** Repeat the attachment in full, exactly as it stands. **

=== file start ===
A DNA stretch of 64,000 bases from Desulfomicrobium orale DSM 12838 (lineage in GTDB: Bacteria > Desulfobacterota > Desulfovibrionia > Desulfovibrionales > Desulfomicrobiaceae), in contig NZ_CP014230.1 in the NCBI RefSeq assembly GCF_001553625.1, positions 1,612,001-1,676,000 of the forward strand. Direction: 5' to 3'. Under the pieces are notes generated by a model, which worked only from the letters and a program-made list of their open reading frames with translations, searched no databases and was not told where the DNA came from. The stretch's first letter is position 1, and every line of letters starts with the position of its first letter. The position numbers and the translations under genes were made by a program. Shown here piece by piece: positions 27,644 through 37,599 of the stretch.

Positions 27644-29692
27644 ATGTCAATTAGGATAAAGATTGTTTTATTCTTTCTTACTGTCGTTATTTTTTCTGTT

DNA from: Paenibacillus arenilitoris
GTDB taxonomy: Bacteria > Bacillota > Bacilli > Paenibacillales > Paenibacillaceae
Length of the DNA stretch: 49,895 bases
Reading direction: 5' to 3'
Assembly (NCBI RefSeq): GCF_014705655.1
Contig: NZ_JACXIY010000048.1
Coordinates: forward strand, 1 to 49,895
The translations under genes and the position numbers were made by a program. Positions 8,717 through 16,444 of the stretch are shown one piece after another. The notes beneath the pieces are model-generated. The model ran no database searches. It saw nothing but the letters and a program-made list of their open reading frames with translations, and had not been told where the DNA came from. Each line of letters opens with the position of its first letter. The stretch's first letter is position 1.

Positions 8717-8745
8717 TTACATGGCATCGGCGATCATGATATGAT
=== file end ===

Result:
A DNA stretch of 64,000 bases from Desulfomicrobium orale DSM 12838 (lineage in GTDB: Bacteria > Desulfobacterota > Desulfovibrionia > Desulfovibrionales > Desulfomicrobiaceae), in contig NZ_CP014230.1 in the NCBI RefSeq assembly GCF_001553625.1, positions 1,612,001-1,676,000 of the forward strand. Direction: 5' to 3'. Under the pieces are notes generated by a model, which worked only from the letters and a program-made list of their open reading frames with translations, searched no databases and was not told where the DNA came from. The stretch's first letter is position 1, and every line of letters starts with the position of its first letter. The position numbers and the translations under genes were made by a program. Shown here piece by piece: positions 27,644 through 37,599 of the stretch.

Positions 27644-29692
27644 ATGTCAATTAGGATAAAGATTGTTTTATTCTTTCTTACTGTCGTTATTTTTTCTGTT

DNA from: Paenibacillus arenilitoris
GTDB taxonomy: Bacteria > Bacillota > Bacilli > Paenibacillales > Paenibacillaceae
Length of the DNA stretch: 49,895 bases
Reading direction: 5' to 3'
Assembly (NCBI RefSeq): GCF_014705655.1
Contig: NZ_JACXIY010000048.1
Coordinates: forward strand, 1 to 49,895
The translations under genes and the position numbers were made by a program. Positions 8,717 through 16,444 of the stretch are shown one piece after another. The notes beneath the pieces are model-generated. The model ran no database searches. It saw nothing but the letters and a program-made list of their open reading frames with translations, and had not been told where the DNA came from. Each line of letters opens with the position of its first letter. The stretch's first letter is position 1.

Positions 8717-8745
8717 TTACATGGCATCGGCGATCATGATATGAT